Lanczos is generally recommended when few roots (eigenvalues) are sought or when the problem is considered small. For larger problems, or problems involving many modes (or both), the Automated Component Mode Synthesis (ACMS) method is recommended to solve the eigenvalue problem.  The ACMS solution strategy involves using the Lanczos method to solve a series of smaller problems.

The Lanczos method of eigenvalue solution begins with defining an EIGRL entry in the MSC Nastran input file, where V1 and V2 may define the frequency interval in which to extract modes. Alternatively, the number of modes to extract may be defined in the ND field of the same entry.


ACMS is an acronym for Automated Component Mode Synthesis, and it is the method of choice for solving large eigenvalue problems. The eigenvalues produced by ACMS are computed using reduced stiffness and mass matrices, and as with any component mode synthesis method, it is subject to an approximation due to mode truncation.  To a great extent, the approximation may be mitigated using residual vectors, and the modal basis produced by the method may be used in the same way as a classical modal basis for downstream operations.  The pay-off with ACMS is a much faster way to yield the final modal basis and one that scales very well with the problem dimension.  As the problem size increases, elapsed times compared with the direct Lanczos method to solve the entire problem show better and better ratios and examples of the method being 100 times faster have been demonstrated, as shown in Figure 7. To activate ACMS use the executive control command:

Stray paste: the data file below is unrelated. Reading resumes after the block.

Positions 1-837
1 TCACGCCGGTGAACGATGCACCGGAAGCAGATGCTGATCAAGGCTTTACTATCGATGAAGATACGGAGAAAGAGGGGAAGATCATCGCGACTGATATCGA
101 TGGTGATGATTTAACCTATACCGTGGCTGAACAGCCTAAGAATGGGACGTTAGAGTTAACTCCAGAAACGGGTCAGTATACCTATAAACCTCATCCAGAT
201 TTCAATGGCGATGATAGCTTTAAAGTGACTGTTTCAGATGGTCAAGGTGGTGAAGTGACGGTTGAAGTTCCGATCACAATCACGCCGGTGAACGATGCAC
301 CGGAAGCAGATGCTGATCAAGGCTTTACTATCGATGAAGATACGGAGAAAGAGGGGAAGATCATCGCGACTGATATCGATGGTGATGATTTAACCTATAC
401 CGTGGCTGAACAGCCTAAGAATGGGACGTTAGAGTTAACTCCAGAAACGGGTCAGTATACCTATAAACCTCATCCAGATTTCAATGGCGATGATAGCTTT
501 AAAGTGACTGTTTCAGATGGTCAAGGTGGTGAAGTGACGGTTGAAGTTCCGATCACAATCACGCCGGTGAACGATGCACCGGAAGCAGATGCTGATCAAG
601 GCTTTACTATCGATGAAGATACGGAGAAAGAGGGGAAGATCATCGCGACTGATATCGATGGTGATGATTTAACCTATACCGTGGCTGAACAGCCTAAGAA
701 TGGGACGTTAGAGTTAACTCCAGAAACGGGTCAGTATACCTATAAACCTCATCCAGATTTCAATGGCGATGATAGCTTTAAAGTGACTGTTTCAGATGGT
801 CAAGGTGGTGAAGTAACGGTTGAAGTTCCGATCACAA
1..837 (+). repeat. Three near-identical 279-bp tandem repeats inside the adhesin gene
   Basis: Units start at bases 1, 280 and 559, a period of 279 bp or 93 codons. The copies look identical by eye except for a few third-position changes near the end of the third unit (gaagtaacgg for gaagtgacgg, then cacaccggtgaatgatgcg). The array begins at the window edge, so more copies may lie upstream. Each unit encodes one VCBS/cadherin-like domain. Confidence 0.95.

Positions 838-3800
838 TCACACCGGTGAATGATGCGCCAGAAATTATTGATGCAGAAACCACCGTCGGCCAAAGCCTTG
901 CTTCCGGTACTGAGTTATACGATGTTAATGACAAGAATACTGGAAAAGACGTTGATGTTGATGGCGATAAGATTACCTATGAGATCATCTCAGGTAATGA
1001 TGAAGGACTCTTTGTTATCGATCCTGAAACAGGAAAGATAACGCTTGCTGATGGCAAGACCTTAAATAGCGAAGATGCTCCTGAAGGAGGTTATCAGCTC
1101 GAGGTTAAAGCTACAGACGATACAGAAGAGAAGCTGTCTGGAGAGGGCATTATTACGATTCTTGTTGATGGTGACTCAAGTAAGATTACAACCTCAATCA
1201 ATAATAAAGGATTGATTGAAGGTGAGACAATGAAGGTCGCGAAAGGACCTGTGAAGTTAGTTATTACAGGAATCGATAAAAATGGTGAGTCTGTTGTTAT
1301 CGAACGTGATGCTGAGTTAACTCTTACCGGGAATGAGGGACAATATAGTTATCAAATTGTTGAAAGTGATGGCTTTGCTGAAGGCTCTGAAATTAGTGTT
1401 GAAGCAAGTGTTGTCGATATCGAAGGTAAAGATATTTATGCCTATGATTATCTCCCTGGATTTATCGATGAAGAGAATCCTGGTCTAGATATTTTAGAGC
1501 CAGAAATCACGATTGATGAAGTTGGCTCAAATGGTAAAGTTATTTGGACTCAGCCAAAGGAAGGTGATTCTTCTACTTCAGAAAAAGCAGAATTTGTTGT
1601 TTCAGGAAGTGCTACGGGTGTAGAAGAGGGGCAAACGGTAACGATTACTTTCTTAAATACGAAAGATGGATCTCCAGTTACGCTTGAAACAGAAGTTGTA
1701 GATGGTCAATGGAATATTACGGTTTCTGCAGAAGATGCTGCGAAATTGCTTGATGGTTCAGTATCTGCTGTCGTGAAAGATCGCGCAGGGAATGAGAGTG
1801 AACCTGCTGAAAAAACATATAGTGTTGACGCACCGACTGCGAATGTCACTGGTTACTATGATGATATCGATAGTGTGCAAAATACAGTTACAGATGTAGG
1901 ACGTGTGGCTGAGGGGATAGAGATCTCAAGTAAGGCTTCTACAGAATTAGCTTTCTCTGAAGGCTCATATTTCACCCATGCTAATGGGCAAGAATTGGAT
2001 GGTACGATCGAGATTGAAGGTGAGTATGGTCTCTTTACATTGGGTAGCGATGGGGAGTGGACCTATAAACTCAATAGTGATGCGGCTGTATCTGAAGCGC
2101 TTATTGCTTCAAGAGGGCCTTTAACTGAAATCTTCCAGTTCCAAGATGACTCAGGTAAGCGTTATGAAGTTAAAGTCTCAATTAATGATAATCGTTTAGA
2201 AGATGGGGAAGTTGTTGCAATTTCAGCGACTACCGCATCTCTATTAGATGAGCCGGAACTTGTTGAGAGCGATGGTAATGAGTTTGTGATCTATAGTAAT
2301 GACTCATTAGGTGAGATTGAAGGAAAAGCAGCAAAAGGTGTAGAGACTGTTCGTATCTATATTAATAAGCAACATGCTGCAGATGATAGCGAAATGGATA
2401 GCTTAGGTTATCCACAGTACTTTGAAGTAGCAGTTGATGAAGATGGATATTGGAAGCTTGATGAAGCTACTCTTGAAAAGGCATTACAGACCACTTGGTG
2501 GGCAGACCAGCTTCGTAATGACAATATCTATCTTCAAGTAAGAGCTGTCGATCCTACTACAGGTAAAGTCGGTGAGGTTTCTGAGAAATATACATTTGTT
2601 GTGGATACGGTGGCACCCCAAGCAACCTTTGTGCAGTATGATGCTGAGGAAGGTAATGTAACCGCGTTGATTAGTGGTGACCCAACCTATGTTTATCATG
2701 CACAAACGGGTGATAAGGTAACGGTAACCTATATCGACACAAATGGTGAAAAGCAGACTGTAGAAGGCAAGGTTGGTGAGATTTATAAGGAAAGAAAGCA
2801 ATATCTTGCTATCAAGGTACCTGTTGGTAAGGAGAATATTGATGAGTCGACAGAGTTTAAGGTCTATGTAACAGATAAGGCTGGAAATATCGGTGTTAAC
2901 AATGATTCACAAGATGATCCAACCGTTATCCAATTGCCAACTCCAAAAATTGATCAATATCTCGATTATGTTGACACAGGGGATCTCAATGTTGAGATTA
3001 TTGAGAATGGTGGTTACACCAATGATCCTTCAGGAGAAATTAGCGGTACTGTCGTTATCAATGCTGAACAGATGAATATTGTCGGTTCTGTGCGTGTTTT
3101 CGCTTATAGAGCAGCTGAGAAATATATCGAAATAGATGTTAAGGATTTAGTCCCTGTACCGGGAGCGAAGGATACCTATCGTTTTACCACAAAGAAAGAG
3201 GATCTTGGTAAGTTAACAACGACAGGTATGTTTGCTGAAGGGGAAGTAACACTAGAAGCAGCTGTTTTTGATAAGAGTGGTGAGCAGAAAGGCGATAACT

Figure 7: Performance Comparison of Lanczos and ACMS

Figure 7: Performance Comparison of Lanczos and ACMS (for more details on the model please refer to the HPC User’s Guide – Chapter 6)

Parameters affecting ACMS

Several parameters can affect the accuracy and performance of ACMS. The most important ones are presented below.

Eigenvalue frequency range for modal extraction